Last Updated on Friday, 29 January, 2021 at 11:40 am by Andre Camilleri
The Malta Maritime Forum insists that the departure of two oil-rigs from Malta has nothing to do with the positive initiative on the part of the Authorities to clear up the Grand Harbour from wrecks and abandoned vessels.
Since the turn of the year, the Malta Maritime Forum has followed closely the issue pertaining to the oil-rigs legitimately berthed at a local shipyard and the unfounded reports made to the Office of the Ombudsman besides those carried in some quarters of the media.
After delving into the matter and discussing it with the pertinent authorities, the Forum noted a statement made by the Transport Minister during a conference held last Wednesday. The Forum was, in fact, encouraged by Minister Ian Borg’s statement that, Government is aware of the potential and reputation that Malta has in the maritime sector and is committed to maintain this standard as well as improve it.
What is of grave concern to the Forum is that in his intervention, the Minister seemed to mention the said oil-rigs whilst making reference to an ongoing initiative by the Authorities to clear up the Grand Harbour from wrecks and abandoned vessels. The Forum is in full support of such initiatives in the interest of navigation safety, marine life, the general upkeep of the port surroundings as well as for the freeing up of precious space to make way for new economic potential. Nevertheless, the berthing of the oil-rigs in question cannot, by no stretch of the imagination, be compared to the abandonment of derelict vessels and pieces of scrap metal of the kind that merit the attention of this “clean-up” initiative. The Authorities are incorrect to confuse Abandoned Ships with Laid Up Ships.
The oil-rigs in question are not abandoned and seaworthy vessels. They are located legitimately within the confines of a private concession in full adherence to the conditions of emphyteutical agreement granted to the shipyard. Their lay up in Malta had been delayed due to depressed market conditions in the oil and gas industry which situation was further exacerbated by the Covid-19 pandemic.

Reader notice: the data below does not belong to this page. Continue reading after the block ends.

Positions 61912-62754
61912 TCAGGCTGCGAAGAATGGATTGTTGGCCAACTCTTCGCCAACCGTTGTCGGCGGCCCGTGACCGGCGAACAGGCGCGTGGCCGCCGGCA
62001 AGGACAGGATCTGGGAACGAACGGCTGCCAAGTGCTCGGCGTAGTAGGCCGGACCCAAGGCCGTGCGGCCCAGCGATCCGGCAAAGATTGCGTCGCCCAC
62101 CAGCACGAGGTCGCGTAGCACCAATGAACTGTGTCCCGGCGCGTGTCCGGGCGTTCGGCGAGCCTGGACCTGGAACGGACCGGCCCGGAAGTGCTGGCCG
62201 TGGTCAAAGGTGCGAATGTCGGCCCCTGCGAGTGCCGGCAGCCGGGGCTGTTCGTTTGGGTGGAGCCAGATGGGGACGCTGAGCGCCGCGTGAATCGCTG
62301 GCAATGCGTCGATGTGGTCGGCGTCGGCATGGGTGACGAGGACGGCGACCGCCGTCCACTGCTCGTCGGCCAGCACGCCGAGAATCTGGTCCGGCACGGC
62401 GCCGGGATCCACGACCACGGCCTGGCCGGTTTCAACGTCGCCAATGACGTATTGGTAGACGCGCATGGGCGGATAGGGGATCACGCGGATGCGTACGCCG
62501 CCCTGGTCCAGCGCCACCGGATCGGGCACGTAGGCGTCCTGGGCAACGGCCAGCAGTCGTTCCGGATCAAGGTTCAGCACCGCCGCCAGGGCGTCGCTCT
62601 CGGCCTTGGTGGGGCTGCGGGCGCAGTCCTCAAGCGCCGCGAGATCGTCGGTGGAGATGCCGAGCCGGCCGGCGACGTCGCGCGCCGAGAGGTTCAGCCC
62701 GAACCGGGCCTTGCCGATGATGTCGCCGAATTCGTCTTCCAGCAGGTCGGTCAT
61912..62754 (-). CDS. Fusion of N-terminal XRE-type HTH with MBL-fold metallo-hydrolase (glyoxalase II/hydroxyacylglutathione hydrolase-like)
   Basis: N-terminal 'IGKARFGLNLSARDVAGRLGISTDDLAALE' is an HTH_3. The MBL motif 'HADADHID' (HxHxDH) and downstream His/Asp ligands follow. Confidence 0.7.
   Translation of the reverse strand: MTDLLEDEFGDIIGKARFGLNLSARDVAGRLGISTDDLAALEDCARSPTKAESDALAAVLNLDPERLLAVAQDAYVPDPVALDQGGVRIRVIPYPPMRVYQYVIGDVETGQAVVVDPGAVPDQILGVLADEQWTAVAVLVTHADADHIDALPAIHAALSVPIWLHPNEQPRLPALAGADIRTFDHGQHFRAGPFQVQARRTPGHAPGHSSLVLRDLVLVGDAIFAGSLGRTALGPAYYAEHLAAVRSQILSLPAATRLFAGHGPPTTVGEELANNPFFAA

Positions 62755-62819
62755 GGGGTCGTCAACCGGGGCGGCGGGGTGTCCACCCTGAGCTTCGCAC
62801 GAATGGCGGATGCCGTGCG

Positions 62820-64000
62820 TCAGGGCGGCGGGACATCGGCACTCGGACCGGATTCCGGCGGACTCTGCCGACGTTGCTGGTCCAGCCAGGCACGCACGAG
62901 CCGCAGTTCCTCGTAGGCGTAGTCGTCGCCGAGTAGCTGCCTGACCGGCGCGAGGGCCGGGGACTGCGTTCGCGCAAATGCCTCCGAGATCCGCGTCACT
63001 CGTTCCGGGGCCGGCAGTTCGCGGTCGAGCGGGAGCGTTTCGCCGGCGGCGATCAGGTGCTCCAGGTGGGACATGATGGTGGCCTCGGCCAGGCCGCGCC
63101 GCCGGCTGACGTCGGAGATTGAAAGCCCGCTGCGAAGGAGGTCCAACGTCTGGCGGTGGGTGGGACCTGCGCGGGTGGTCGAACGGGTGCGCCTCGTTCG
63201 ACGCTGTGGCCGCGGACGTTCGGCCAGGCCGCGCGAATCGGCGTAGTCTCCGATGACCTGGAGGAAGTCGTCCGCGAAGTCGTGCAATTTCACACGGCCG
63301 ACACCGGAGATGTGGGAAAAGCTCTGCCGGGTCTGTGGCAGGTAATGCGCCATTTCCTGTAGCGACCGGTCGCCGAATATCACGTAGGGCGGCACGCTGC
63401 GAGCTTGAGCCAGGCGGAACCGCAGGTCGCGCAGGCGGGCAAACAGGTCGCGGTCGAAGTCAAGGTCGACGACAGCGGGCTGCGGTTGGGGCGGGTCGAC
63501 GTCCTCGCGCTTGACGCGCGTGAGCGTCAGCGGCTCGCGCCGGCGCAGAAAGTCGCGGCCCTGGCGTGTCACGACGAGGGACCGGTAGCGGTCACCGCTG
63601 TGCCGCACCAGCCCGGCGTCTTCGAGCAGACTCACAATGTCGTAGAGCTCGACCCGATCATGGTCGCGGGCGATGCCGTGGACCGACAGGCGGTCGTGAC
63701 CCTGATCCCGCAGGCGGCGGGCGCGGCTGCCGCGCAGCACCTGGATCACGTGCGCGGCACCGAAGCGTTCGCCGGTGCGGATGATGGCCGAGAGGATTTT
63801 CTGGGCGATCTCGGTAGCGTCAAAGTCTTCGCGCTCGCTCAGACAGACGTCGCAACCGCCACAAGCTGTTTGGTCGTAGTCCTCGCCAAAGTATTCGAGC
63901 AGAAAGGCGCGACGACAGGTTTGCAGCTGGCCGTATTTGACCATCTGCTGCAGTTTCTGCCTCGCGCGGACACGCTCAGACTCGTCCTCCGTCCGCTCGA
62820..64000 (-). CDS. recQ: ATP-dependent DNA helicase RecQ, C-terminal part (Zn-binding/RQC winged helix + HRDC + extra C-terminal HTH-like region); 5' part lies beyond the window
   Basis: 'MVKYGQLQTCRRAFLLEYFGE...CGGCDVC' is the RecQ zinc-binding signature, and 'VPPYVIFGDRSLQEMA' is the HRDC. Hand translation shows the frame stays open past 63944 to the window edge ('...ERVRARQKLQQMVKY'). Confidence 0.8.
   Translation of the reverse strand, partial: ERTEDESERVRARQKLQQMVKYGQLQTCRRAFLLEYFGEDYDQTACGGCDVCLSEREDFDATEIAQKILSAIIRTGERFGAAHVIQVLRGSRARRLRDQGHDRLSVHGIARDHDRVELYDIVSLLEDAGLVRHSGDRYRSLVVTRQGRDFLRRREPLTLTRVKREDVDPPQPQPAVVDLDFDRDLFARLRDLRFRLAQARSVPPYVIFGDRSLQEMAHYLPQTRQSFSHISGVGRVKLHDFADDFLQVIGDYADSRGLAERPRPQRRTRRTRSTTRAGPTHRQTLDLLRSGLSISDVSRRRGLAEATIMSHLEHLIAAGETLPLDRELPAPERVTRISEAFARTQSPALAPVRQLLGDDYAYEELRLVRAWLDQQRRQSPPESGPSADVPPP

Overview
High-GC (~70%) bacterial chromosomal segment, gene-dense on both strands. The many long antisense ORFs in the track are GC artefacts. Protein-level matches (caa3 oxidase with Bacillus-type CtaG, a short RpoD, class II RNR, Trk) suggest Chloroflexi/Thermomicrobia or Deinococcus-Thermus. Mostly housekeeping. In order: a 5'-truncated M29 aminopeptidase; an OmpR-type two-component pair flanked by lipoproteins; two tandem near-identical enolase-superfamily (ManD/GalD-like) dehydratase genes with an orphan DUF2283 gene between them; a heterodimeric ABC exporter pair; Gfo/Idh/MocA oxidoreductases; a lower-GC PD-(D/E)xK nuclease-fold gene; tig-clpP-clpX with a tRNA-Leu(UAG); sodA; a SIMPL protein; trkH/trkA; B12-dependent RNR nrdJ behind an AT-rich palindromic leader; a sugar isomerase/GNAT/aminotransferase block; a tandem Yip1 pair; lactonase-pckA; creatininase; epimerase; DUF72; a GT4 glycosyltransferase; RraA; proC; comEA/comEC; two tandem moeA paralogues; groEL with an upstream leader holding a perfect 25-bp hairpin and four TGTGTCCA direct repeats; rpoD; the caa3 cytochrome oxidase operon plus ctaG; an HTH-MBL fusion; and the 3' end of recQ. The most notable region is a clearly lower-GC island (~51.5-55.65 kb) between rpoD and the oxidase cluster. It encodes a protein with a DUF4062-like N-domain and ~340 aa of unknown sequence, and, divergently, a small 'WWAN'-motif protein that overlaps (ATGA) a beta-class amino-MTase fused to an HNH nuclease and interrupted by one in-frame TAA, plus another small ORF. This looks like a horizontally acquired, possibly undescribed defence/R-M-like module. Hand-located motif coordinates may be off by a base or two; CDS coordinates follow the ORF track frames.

Any complaints levelled at this legitimate economic activity as reported to the Ombudsman and the media are therefore both unjust and unfounded, so much so that the Forum would have expected the pertinent authorities to neutralise it in a timely manner in the interest of the Malta’s maritime industry. The Forum expect the Authorities to defend legitimate maritime activity at all times including at this juncture wherein the industry is facing an unfair onslaught by a minority of people posing to form part of NGOs and purporting to represent the people from the south and the Cottonera community.
The Malta Maritime Forum is equally an NGO and speaks on behalf of all stakeholders in the local Maritime Industry. Part of its mission is also to put records straight in the face of falsehoods spread by unscrupulous people. The Forum’s Mission is to safeguard investors, both local and foreign, that generate legitimate business activity and specialised jobs for over 20,000 people, most of whom hail from the South of Malta and the Inner Harbour Areas.
Regretfully, the manner in which Government has mis-handled this situation is also detrimental to Malta’s attractiveness as a worthy domicile for foreign investment given that, time and again, the business operators at the centre of such baseless criticism are foreign owned. Consequently, Malta’s reputation as a place to invest and do business will continue to be severely damaged.
The Forum calls for a concerted effort on the part of all major stakeholders to safeguard legitimate economic activity taking place with the Maritime Industry for this industry to continue to build on its long successful legacy and attract the right investment and generate specialised employment opportunities to enable it to contribute to Malta’s strong economic emergence in a new, post-Covid scenario.